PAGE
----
Discovering MENA: Syria’s catch 22

It seems a US strike on Syria is now imminent.

Presumably without the backing of a United Nations Security Council resolution. Apparently, Assad has trespassed the red line President Obama spoke about a year ago. As if more than 100,000 deaths and nearly 2 millions refugees were not convincing enough a reason. A horrifying attack with chemical weapons on the Damascus suburb of Ghouta that allegedly left behind more than 1,000 dead has set itself up as the most probable turning point of a conflict that has already ravaged the country and the whole region for more than two years. An attack that last week raised many eyebrows, as UN inspectors were precisely on Syrian ground in order to investigate accusation in that exact sense.

Many wondered whether Assad´s regime could be that provocative, or maybe just reckless. The regime´s entourage has blamed the rebels, clinging to the same-o same-o discourse on terrorism that seems to be nowadays in vogue in the region. A rebel attack seems highly implausible, though: if rebels are indeed able to carry out such a large scale chemical attack, why not attack official forces and change the tide of the war?

Regardless  determining the exact authorship of the bloody move, the United States (followed by other Western countries) were for once swift to react vowing to punish the Syrian regime, although nobody has still mentioned a word about the target, the scale or the means. And the Byzantine debate on intervention was inevitably sparked again.

Even though the evidence of use of chemical weapons has always been considered a justifiable cause for retaliation, it is at the same time true that it is not the first time this kind of weaponry is used in Syria. A key question then arises: why now?

The answer may lie in the very evolution of the conflict, that months ago was at a serious but steady stalemate but that now looks more favorable to Mr Assad. In May, the Battle of Qusayr clearly tilted the power balance in the regime’s favor, and its stance has been greatly improving since then. Now, and precisely because a political solution seems to be the only plausible one, any sensible negotiation within an international framework would need that imbalance to redress in the opposition’s favour. The attack might thus cause enough heat to create momentum for the convocation of a Geneva II meeting next fall.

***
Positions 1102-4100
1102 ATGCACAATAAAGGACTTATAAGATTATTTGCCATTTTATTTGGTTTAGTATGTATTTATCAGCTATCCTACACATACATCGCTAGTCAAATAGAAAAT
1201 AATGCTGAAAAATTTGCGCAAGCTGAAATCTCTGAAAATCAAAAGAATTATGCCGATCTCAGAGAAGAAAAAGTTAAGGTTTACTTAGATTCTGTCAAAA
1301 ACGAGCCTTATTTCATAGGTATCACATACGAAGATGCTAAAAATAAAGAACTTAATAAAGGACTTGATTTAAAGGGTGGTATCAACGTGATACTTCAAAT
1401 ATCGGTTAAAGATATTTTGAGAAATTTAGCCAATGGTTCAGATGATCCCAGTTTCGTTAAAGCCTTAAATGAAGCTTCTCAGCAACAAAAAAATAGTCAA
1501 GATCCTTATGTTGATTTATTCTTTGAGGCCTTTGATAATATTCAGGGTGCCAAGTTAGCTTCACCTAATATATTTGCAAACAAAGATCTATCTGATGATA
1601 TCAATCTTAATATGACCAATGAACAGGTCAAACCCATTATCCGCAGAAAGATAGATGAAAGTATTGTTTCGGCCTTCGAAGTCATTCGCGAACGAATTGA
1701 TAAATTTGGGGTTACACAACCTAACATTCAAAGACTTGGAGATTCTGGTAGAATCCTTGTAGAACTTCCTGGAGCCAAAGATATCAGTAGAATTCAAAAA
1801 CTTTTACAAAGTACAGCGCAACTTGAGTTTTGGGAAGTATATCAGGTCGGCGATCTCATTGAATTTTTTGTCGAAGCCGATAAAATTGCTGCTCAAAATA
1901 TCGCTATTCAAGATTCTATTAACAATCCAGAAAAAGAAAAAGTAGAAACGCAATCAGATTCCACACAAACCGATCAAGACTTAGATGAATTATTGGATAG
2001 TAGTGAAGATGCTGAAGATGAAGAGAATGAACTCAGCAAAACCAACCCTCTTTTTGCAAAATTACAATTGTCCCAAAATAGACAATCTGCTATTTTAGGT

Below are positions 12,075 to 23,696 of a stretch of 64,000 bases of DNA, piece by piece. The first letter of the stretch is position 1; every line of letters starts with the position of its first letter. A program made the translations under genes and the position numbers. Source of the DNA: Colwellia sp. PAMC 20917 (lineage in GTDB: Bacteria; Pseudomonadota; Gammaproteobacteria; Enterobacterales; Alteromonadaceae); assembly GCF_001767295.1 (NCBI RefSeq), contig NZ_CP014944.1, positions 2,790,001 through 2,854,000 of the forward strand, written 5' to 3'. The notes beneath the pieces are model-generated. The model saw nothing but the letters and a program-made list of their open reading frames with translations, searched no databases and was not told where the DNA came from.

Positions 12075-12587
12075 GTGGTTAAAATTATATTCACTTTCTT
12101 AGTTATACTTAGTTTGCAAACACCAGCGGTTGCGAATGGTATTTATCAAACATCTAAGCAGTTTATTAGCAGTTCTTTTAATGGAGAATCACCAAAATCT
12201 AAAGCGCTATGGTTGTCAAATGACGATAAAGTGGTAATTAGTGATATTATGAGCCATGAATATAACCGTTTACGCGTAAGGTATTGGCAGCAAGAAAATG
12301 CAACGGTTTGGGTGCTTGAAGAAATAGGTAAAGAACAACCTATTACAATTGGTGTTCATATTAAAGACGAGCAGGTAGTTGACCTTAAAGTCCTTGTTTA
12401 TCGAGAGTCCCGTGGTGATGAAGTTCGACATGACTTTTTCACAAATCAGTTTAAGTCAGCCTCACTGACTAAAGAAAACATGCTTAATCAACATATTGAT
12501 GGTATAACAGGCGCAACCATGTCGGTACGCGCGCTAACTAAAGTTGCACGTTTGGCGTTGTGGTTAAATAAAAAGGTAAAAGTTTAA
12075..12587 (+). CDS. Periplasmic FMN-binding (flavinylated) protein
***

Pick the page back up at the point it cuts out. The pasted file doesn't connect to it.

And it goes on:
This may only be achieved by means of buying them a few more months, as well as by increasing (quantitative and qualitatively) the number of weapons smuggled into the country. An attack that weakens the regime, although not routing it, will certainly facilitate the former. The aim would not be ousting Assad, but debilitating him. In this sense, demolishing him through these accusations will also certainly do the trick. Other suppositions point to a rumored disintegration of the Syrian command structure or a dangerous escalation by the rebels.

Leaving any idealistic approach aside, another reason which may explain the scheduled time of the attack is also the realization that Assad may win the war, a threat for the US and others who want the stalemate to drag on and the conflict to become an attrition for war. In this case, the goal would be to wear various strategic players and leave them out of play. If both lose ,Washington wins.

This is nothing new: in the eighties, during the war between Iran and Iraq, Washington provided support, weapons and military information to Baghdad while Saddam Hussein used sarin against both Iranian and Kurdish people. At the same time, U.S. played a double game facilitating arms in secret to Iran between 1985 and 1987.

A restoration of the Assad regime backed by Iran would increase the power and status of the latter in the Middle East, while a rebel victory dominated by extremist factions would certainly augur another wave of Al Qaeda-style terrorism.